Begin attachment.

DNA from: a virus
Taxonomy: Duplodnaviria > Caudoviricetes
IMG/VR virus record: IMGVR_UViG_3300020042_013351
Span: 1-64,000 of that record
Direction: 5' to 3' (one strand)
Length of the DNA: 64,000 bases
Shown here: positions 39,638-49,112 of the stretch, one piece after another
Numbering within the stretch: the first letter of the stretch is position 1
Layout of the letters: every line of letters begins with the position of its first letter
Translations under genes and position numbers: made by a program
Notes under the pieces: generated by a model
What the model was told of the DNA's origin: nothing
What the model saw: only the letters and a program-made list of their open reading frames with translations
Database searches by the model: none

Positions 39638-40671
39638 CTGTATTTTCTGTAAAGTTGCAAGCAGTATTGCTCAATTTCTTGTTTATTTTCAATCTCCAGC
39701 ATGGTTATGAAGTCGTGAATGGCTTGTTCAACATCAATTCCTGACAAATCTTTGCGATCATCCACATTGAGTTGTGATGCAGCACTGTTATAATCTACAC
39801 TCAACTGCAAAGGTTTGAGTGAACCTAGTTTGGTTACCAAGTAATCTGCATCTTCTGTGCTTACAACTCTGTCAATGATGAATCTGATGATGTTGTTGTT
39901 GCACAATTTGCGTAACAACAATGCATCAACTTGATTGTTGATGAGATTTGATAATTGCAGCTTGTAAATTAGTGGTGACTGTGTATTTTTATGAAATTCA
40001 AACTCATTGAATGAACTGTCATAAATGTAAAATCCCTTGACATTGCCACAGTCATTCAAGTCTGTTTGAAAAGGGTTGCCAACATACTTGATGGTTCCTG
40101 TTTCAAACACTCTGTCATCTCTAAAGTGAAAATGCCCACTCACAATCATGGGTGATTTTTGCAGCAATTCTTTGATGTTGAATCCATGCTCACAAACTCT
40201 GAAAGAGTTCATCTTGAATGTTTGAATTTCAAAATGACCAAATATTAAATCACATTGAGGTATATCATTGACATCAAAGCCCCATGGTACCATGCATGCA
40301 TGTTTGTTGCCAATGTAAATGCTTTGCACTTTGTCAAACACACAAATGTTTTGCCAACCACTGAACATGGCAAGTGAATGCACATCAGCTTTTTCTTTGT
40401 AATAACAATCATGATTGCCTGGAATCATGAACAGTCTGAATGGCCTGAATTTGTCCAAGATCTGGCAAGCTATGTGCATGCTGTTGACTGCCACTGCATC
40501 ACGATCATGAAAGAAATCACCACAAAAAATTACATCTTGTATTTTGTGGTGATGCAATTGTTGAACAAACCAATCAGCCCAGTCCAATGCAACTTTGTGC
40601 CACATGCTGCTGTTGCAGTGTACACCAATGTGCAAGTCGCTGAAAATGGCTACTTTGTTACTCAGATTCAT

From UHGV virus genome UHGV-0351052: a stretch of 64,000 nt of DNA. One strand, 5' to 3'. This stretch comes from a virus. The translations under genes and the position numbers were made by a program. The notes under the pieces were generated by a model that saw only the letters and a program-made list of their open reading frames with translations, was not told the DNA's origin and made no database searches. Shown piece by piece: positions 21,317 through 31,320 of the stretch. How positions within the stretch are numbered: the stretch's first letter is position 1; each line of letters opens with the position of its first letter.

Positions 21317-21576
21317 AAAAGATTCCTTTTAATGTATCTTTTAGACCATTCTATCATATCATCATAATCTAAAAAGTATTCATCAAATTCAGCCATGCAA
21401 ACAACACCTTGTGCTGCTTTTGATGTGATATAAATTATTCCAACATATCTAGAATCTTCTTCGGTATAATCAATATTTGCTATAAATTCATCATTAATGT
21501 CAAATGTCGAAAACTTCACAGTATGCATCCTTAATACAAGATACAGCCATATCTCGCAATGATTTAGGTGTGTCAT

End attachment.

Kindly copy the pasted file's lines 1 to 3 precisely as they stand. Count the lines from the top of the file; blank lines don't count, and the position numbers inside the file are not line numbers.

DNA from: a virus
Taxonomy: Duplodnaviria > Caudoviricetes
IMG/VR virus record: IMGVR_UViG_3300020042_013351